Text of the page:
Thermoplastic Adhesive Films
Thermoplastic adhesives are particularly popular as they offer many advantages over other adhesives. These adhesives are fully-polymerized resins, and there’s no treatment necessary to facilitate adhesion. These pressure-sensitive tapes are also easy to rework in the event of an issue with the board, making it easier to troubleshoot and make repairs.
UV Curable Adhesives
Ultraviolet adhesives are a useful option for a variety of applications. These adhesives cure in seconds once they’re exposed to UV light, and you never have to worry about rework resulting from the adhesive migrating to solder pads or holes.
The “on-demand” curing of these adhesives makes them ideal for bonding components, tacking wires and components, strain relief, and component ruggedization.
Openings for Stiffeners
PCB stiffeners will have a variety of different openings present, and each serves a specialized function. There are holes for elements, mounting holes, as well as unsupported holes. Let’s take a closer look at the importance of each kind and any special considerations that must be made as they’re built.
Element Holes in Stiffener
Element hole openings support through-hole mounting of other components, such as double in-line package deals. These holes need to be .010-.015” larger than the PCB’s through-holes. Design standards dictate that these through-holes should be .010” larger than the lead.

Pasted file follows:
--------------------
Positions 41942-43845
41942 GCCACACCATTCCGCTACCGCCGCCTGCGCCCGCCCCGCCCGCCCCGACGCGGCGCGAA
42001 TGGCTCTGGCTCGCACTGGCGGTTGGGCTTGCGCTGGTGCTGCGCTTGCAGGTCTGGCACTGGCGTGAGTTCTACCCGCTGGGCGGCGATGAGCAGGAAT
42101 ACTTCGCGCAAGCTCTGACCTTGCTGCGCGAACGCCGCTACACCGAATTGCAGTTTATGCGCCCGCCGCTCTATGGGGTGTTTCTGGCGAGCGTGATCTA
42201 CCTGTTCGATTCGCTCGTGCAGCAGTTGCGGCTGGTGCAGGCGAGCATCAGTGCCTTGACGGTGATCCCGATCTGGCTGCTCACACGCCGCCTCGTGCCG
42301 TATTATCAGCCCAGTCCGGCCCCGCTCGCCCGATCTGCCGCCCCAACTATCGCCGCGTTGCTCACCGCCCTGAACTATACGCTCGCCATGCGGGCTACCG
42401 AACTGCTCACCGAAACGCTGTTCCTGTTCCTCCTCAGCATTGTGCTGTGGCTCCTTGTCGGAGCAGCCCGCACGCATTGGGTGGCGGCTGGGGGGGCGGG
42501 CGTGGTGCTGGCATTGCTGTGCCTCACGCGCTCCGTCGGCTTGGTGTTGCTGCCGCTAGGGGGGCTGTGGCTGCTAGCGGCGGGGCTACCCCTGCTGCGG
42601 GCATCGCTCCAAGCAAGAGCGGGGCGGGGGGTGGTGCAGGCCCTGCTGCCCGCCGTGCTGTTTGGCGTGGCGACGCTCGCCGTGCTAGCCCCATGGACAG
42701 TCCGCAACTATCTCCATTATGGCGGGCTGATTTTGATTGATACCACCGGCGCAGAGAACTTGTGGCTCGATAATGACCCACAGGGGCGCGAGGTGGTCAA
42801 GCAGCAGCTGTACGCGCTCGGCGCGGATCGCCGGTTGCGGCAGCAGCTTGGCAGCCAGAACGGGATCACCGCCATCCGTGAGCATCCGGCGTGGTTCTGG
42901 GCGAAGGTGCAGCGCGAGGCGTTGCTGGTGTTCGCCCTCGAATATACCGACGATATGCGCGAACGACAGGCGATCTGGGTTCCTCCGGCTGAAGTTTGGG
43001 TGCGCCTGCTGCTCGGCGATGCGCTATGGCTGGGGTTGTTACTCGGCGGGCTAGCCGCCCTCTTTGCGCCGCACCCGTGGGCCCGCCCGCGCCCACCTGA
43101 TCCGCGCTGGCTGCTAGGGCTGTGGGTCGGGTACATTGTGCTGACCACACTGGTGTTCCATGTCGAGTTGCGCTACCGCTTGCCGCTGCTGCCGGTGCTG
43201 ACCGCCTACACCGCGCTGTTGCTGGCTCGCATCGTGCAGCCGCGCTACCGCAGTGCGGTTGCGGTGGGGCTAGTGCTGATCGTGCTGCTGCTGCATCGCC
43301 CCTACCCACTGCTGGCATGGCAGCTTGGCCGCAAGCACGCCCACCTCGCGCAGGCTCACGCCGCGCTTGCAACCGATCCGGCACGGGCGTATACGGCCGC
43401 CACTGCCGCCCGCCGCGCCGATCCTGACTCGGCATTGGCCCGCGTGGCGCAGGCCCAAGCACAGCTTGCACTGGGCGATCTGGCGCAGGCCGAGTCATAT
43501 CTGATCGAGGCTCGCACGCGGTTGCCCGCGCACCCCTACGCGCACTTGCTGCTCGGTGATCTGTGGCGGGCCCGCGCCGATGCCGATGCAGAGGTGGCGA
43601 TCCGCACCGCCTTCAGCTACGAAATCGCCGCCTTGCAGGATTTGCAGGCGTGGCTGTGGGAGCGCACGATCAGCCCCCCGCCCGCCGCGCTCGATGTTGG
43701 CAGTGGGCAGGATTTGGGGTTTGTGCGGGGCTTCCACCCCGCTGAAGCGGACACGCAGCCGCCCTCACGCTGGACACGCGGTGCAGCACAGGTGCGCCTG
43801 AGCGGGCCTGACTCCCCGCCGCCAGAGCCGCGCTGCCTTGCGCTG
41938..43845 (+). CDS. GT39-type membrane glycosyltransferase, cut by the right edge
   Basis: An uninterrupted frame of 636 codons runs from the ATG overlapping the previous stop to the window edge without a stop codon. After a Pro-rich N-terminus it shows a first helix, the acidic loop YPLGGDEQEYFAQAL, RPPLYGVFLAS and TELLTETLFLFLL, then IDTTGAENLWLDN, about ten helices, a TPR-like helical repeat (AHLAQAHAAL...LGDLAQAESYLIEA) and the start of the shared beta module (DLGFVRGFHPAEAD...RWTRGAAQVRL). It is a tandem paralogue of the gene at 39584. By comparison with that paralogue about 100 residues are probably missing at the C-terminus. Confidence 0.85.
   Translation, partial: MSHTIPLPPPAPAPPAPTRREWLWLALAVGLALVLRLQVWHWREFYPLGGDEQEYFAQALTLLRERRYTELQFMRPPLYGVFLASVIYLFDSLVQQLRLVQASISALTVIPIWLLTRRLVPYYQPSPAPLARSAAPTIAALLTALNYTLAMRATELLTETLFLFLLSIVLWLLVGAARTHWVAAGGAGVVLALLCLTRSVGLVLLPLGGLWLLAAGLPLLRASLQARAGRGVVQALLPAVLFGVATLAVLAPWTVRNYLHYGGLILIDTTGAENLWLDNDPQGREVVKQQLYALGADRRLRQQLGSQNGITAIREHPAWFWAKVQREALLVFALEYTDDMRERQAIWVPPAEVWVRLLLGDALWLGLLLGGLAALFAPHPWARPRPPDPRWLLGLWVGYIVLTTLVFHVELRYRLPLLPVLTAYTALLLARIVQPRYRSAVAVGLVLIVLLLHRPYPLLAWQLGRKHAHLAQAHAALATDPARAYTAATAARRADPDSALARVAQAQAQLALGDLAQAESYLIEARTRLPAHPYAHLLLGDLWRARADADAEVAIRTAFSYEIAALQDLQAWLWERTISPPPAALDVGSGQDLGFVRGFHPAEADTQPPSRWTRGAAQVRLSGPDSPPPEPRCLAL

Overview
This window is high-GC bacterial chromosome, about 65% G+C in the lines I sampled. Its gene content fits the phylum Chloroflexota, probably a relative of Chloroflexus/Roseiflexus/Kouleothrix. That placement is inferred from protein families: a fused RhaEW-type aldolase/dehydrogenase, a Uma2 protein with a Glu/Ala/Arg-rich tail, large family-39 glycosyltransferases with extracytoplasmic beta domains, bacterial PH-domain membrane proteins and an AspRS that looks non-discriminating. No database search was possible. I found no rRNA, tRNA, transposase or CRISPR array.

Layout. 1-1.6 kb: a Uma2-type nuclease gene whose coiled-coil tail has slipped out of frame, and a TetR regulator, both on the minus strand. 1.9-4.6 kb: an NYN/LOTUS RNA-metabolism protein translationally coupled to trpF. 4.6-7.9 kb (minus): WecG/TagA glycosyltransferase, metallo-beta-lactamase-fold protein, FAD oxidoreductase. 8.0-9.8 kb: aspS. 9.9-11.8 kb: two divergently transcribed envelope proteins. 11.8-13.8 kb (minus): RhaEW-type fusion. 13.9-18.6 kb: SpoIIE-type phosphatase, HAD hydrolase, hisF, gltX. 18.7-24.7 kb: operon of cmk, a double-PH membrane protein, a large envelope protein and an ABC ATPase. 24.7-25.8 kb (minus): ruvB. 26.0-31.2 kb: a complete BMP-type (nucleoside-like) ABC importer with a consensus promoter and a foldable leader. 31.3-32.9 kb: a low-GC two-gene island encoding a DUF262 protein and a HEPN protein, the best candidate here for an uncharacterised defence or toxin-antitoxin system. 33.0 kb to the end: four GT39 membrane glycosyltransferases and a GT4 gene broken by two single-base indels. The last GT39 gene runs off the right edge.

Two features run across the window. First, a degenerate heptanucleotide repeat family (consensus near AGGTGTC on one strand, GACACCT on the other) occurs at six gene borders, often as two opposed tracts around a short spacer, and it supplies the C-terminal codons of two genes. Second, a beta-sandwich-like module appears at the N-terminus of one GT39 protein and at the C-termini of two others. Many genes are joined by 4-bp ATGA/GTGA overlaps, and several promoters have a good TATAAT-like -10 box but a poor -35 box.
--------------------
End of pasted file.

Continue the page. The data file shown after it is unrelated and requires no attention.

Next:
These tolerances give you a bit of wiggle room if there is any misregistration or motion between the support and the PCB that could occur during the lamination or bonding processes. Following these standards also ensures that the component lead can access the through-hole.
Assembly Mounting Holes
For mounting holes in the stiffener, the holes should be slightly smaller or equal to the hole diameter in the PCB itself. Sizing the holes in this manner ensures that the PCB and stiffener can stand up to tension. If the PCB is being mounted directly to a substrate without a stiffener, you can disregard this rule of thumb.
Unsupported Mounting Holes
Holes that aren’t reinforced by a stiffener present a unique challenge because there’s very little to support the board. If the mounting holes are unsupported, as much copper as possible around the hole should be preserved to lend additional strength. Preserving as much copper as possible is practical whenever holes are being added to a PCB or stiffener, but it’s especially crucial with unsupported holes.
You’ll want to closely consider copper-to-edge tolerances to provide enhanced durability to the PCB. Doing so ensures that the PCB can remain functional even at its minimum dimension. Many companies will punch or pre-drill holes before etching or imaging during circuit board manufacturing. Creating these cut-outs provides a practical clearance between the hole and minimum dimension.
The versatility of PCBs makes them a wise choice for practically any application. You’ll find a broad range of adhesives, each of which is well suited to certain applications. Depending on the type of circuitry you’re bonding and the characteristics you need it to have, you should have no trouble finding the right PCB adhesive for your needs.